Why I Dont Like Short Stack Strategies (Micro Limit)

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light65536

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My basic understanding of the short stack strategy is you shove with only the best hands like AK, AA, KK, QQ, and maybe JJ or 10. You buy-in for the minimum and then you shove or fold. I will tell you what I've seen:

* Everyone folds when a short stack pushes
* Someone calls with a pretty good hand which reduces the short stacks edge to only 2%. This is my understanding of sklansky, rationally someone will only call an all-in bet with a good hand. So, we're not comparing starting hands to random hands and with good hands the edges are very small except AA which dominates everything.

This will have a few effects to your bankroll:

#1 Your average loss is now something like 50 big blinds which is pretty good size. You could play a lot of flops with that
#2 Your edge is reduced when you get called to something in the -2% to +12% range

This is basically my understanding of short stack, and I've never got it to work for me. I know everyone is different. I would like to get short stacking to work for me because then I could multi-tabling.

My experience with multi-tabling in play money games worked great. I just shoved with best hands and got callers but on real money tables when I play tight and shove then it's usually folders I get. But with short stacking I don't think you'll ever see the returns of actually playing. And in most cases where I've tried just to play my cards and not the other players I've lost money. Of course, one thing it will do it generate tons of rake for the casino: just a thought.
 
c9h13no3

c9h13no3

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You don't have to buy-in for the minimum. Playing around 40-50 big blinds is what most (good) short stacks work with. You want enough in your stack to play 2 streets, preflop & the flop.

What this does is two things:

1) You can pickup dead money by players raising with hands that are good for a deep stacked pot, but aren't very good in a short stacked situation.

2) You give off no implied odds. Set mining, suited connectors, should almost never be played against you profitably. Stacking off with TPTK is perfectly fine in most cases.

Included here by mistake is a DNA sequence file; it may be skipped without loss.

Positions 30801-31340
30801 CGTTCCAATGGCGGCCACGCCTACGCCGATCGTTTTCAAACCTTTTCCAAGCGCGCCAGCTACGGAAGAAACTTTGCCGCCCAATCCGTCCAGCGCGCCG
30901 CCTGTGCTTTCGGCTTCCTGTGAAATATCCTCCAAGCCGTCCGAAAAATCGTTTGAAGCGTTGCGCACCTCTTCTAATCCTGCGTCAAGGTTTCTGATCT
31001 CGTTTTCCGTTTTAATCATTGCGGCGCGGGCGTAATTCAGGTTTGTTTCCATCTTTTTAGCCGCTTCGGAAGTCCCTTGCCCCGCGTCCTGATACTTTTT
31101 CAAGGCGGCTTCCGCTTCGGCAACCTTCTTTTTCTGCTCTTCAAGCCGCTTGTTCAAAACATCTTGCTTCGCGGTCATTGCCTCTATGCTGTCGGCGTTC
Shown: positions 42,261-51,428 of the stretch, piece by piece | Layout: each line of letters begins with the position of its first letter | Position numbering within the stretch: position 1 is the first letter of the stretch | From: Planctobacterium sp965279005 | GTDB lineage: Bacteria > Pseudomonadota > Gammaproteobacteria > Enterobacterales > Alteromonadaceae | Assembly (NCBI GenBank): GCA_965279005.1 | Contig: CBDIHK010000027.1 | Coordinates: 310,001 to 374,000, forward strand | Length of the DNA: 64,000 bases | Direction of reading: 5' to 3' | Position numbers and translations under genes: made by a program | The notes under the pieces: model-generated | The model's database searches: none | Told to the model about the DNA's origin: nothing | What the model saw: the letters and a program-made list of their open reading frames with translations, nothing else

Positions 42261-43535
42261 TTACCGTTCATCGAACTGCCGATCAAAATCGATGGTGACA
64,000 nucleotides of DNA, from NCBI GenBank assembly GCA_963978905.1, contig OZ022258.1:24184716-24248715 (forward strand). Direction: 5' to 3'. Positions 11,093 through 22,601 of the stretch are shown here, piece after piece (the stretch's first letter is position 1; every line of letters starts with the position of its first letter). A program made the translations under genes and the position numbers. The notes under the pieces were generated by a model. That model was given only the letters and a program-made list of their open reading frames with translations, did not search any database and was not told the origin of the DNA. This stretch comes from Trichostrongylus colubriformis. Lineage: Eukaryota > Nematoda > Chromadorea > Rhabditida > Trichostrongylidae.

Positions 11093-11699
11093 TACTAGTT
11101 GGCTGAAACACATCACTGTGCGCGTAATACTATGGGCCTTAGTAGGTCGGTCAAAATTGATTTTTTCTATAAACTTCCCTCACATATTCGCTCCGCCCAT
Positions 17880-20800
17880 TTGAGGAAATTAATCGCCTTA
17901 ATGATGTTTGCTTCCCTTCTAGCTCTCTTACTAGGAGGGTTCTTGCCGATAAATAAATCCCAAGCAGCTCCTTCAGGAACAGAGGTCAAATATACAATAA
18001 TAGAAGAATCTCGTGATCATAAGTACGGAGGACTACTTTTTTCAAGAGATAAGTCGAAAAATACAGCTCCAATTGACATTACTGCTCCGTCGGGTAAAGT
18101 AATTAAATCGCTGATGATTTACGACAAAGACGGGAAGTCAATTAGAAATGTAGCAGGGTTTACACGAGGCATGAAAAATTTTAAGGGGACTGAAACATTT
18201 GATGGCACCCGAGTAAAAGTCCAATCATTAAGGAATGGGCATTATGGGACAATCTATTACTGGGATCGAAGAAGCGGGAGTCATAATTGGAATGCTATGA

So yeah, you do lose some edge, since the turn & river are really where good players will build a large edge (hard to get sucked out when they are no more cards to come). But sometimes you can make up for it if the game is right, or if postflop play is not your strong suit.
 
pantin007

pantin007

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i hope u dont mean like open shoving becuase i saw one of ur HH and u shoved ur 2$ stack into a 8c pot when u hit a str8, so i dont think it is that buying in short is ur downfall, i think ur play is the downfall, examine ur game sir
 
Dwilius

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My basic understanding of the short stack strategy is you shove with only the best hands like AK, AA, KK, QQ, and maybe JJ or 10. You buy-in for the minimum and then you shove or fold. I will tell you what I've seen:

* Everyone folds when a short stack pushes
* Someone calls with a pretty good hand which reduces the short stacks edge to only 2%. This is my understanding of sklansky, rationally someone will only call an all-in bet with a good hand

*haven't seen that
*so when I push KK and get called by JJ and Ace rags I have 2% edge?

I saw your thread on starting hand % so you should know better than to say "with good hands the edges are very small"

There are no real shortstacks at 2NL as buyin starts at 50blinds not 20 so its not shove/fold there.

The reason I've told you to play shorter is so you don't throw 200bb away at a time as a few HH have shown. Might want to start taking advice from people who have won before you go broke, again.
 
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zachvac

zachvac

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Your edge comes from lack of implied odds. So don't shove your monsters, simply raise the normal 4x or so preflop and then get it in on any flop. Theoretically your flop bets should be called by hands like 78 suited, 55, etc. and if you only have 20 big blinds and 4 go in preflop, they'd have to set 1 in 5 (plus more because there will be set over sets they'll lose their stack on rarely). You're not looking to win the stack at showdown, you're looking to pick up money from preflop raises that don't have implied odds. You'll probably lose most showdowns actually, but the advantage comes from not losing as much from showdowns because you don't have as much. Even against smart players they'll call with their implied odds hands without implied odds against you. Your edge is in the preflop raise, so if your opponents aren't paying attention and calling raises regardless of size, I'd definitely consider going for a 5x standard raise.

Also, if you're playing shortstack blind stealing is still extremely profitable, in fact I'd say even more so because people are a lot less willing to play back at a shortstack without a real hand. So still be stealing blinds (same exact risk-reward if you're stealing without showdown value), and just make a standard raise with your monsters. Then regardless of flop you can get your money in, knowing you'll make a long run profit because most of the time they'll fold and when they do call and are probably good they won't have gotten sufficient implied odds.
 
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